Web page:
Assistant Teaching Professor
Writing Studies, Rhetoric, and Composition
Ph.D., English, University of Chicago
Jennifer Yida Pan’s research and teaching center around nineteenth- and twentieth-century anglophone literature, the philosophy of technology, the politics and aesthetics of international trade, East-West relations, as well as literary and narrative theory. She has additional interests in francophone and germanophone literatures, translation theory, design theory, postcolonial theory, disability studies, ecocriticism, and critical AI.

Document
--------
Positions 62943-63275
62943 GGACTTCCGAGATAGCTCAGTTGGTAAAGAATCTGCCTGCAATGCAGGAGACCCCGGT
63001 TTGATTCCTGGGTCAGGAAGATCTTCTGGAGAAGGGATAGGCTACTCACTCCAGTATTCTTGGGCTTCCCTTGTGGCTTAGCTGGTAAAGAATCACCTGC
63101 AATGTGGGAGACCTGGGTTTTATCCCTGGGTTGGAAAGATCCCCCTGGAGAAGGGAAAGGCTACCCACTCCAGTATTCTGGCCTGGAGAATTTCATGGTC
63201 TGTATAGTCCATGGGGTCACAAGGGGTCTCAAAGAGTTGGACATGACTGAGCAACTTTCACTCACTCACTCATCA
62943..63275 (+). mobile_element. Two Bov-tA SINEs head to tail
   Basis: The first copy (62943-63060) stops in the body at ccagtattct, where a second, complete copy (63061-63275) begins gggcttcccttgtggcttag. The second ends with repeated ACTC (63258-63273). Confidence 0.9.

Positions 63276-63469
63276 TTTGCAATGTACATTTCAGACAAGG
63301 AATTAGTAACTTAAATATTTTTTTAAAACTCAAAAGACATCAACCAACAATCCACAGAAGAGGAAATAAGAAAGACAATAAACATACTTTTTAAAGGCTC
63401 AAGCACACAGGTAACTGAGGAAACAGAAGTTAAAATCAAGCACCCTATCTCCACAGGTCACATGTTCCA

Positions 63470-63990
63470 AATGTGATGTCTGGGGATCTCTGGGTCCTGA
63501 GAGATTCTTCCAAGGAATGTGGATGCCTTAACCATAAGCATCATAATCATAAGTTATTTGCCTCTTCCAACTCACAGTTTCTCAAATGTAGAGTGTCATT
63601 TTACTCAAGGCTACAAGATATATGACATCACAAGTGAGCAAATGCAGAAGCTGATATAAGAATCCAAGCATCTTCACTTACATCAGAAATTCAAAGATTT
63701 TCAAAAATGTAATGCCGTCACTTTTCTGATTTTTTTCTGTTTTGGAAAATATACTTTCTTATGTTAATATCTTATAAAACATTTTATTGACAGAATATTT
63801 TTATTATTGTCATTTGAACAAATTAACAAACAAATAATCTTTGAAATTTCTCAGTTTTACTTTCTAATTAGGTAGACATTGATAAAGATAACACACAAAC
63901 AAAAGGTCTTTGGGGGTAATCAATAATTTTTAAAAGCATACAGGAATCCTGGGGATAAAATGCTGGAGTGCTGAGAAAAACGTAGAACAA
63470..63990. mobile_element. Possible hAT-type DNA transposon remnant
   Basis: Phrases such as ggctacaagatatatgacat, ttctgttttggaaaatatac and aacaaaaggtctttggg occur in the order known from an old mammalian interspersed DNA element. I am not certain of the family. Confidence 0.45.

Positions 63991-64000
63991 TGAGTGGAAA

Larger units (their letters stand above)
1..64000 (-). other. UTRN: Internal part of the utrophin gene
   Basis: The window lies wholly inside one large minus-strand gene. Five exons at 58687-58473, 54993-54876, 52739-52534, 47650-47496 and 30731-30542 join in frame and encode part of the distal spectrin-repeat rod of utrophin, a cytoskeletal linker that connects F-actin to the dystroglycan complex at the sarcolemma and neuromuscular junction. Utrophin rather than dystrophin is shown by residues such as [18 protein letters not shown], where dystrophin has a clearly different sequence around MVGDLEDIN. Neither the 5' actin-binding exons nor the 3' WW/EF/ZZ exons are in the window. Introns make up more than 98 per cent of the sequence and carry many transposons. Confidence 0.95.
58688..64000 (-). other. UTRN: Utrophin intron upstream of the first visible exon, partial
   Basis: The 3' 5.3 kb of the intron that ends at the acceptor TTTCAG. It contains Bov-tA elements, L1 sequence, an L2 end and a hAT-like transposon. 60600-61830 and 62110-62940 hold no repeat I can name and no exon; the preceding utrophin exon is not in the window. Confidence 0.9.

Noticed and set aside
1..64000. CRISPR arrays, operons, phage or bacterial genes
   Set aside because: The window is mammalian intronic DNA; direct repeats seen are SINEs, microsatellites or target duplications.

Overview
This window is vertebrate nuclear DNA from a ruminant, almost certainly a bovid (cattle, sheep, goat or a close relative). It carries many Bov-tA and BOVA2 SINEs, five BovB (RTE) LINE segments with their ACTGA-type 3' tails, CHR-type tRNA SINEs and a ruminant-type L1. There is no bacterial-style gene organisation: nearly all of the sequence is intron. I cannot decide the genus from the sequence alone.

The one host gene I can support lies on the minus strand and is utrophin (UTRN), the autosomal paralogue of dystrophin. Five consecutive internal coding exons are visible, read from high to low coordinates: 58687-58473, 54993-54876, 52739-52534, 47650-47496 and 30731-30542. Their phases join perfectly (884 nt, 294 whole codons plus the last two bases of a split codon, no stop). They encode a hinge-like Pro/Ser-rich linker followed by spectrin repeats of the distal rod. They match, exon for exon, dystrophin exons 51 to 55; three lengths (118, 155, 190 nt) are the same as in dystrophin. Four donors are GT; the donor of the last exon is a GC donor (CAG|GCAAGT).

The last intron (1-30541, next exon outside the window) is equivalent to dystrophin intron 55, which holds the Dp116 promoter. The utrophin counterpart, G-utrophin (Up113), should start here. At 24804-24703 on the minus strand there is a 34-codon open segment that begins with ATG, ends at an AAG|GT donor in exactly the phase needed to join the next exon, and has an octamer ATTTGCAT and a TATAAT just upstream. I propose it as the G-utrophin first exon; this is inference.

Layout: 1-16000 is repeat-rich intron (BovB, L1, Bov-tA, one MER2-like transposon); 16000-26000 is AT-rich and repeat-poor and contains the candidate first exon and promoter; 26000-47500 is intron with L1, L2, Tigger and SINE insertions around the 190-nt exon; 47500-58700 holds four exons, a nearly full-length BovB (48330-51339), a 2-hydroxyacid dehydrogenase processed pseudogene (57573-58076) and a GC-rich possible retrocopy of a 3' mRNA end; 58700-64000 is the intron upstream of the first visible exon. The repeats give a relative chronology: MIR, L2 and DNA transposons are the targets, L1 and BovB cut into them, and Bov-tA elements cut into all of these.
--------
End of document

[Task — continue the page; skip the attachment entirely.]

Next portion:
She is currently at work on her first manuscript, Implicit Sacrifice. In this project, she explores how nineteenth- and twentieth-century novels formed early sites for theorizing responsibility in what we now call “implicit bias.” Situating technology at the intersection of globalization, imperialism, and capitalism, she examines how the representation of technology is integral to the ways fictional worlds articulate collective logics of unequal care distribution as well as how these logics reify along axes of social difference.
Pan’s research has been supported by the Lindsay Fellowship at the University of Chicago, the Copeland Fellowship at Amherst College, and the Social Sciences and Humanities Research Council of Canada.
19th and 20thC Literature, Science and Technology Studies, Literary Theory, Trade and Migration Studies